The first time I went to Pakistan I was fifteen, and my uncle’s wife was dying.

Ma informed me of this on the plane.

“Give her one week,” my mother said of her sister-in-law. “One week after we land and we will attend her funeral.”

But one week passed and then another, and Najma Aunty was still very much alive, frying pakoras and warming roti as she had been doing non-stop, it seemed, since the moment she welcomed us into her home. Her gravelly voice continued to float through the halls. Her eyes, black and kohl-rimmed, still shone like gems. Her skin neither darkened nor burned beneath the June sun, but remained a light golden shade. When I wondered how all this could be the case for someone so close to death, Ma clucked her tongue. “Allah is building her casket, and if you keep asking questions He will start building yours too.”

In truth, Najma Aunty was far from dying. At twenty-six, she was tall and, despite her fondness for coconut pastries, slim. Yet her excellent health couldn’t persuade Ma, who refused to believe that Allah would allow Najma Aunty to live the way she did, without consequence. She appeared exempt from the rules that applied to every other Pakistani woman. After the azan sounded, for instance, while Ma grabbed a prayer rug in earnest, Najma Aunty stayed in the living room, neglecting Islamic duty. She would nap on one of the many leather couches or squeeze henna paste onto her palms. Each time the petrol man came to refill the generator, while Ma draped a scarf over her head and across her chest out of modesty, Najma Aunty left her shoulder-length curls and sharp collarbones exposed.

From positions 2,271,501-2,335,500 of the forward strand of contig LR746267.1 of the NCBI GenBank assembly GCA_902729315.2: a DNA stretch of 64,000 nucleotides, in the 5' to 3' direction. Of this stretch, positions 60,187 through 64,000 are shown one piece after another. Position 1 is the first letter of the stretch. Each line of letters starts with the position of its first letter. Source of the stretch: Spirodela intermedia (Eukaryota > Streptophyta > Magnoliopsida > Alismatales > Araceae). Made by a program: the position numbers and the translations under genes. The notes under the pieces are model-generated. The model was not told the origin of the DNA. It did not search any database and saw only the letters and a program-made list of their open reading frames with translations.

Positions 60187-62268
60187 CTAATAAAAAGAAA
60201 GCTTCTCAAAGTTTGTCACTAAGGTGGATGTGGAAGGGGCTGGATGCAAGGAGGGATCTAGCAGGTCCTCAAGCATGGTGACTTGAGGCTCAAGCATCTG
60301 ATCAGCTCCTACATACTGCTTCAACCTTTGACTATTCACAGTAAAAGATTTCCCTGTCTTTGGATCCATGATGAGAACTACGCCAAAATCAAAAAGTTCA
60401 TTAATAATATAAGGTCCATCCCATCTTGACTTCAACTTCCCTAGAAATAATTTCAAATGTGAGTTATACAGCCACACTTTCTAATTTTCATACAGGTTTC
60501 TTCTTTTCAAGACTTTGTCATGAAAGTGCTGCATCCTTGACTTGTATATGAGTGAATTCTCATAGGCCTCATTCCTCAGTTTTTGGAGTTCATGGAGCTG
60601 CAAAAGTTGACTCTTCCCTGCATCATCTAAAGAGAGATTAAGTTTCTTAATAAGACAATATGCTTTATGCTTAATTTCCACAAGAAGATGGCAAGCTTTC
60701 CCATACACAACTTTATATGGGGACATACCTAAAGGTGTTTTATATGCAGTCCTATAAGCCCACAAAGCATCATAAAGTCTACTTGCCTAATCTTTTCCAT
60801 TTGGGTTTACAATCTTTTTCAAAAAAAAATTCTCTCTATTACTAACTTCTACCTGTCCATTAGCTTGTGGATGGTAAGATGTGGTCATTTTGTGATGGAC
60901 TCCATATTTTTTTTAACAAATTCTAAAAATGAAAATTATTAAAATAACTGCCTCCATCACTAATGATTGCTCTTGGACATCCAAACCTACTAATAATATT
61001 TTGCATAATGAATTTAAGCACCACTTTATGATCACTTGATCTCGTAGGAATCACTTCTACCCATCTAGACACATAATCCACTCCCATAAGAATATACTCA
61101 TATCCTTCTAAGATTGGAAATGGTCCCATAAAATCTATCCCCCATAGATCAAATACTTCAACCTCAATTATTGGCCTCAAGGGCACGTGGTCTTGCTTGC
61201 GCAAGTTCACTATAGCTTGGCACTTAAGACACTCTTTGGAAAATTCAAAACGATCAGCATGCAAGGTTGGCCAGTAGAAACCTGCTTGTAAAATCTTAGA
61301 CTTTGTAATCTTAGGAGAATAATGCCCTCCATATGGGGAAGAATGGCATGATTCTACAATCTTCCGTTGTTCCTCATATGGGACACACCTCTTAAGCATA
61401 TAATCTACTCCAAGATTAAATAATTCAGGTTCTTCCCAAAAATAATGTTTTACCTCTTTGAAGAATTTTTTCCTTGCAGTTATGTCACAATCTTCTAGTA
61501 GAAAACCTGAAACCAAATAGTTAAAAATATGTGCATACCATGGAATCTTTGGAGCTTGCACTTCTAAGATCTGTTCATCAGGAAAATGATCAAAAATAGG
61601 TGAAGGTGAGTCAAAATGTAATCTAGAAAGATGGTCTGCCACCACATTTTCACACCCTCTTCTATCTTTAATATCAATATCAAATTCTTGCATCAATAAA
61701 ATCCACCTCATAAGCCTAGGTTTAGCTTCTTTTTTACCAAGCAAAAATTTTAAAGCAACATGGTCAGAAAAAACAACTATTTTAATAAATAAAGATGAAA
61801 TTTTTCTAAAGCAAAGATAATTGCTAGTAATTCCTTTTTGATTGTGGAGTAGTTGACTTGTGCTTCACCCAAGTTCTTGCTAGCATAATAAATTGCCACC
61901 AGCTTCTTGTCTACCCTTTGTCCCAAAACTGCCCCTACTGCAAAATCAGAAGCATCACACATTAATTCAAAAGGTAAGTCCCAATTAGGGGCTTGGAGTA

Ma shared her disapproval of Najma Aunty only with me. In person, she was very polite because she had no choice. At the end of the day, despite her misgivings, she could not change the fact that Najma Aunty had married Faheem Mamu. Faheem Mamu, as I was taught to formally call him, was Ma’s only sibling. He was thirty-four—twelve years younger than Ma—but acted like a firstborn. He’d flown fighter jets as a pilot in Pakistan’s Air Force for many years, since he was a teenager, until a minor accident impaired his vision and he was told that he would be more useful behind a desk, filing paperwork about the country’s military expenses. Still, the stint had proven worthwhile. For his service, he was given a handsome salary, a two-story mansion in the upscale Defence Housing Authority, and Najma Aunty, whose father had been a private captain and Faheem Mamu’s former boss.

I’ve always wondered why Najma Aunty didn’t resist being wedded to Faheem Mamu. She certainly had the personality to object, and even to object successfully. That she accepted the proposal made me think that perhaps she had initially seen in him something attractive or endearing. I, for one, could see nothing. My uncle was broad-shouldered and overweight. He had tiny eyes, which were always squinting, a flat mustache, and a fading hairline. His laugh sounded like a shout, and though I had not seen him lay a hand on anyone, I could tell from the way he gripped his cup of chai and tore open envelopes that he was capable.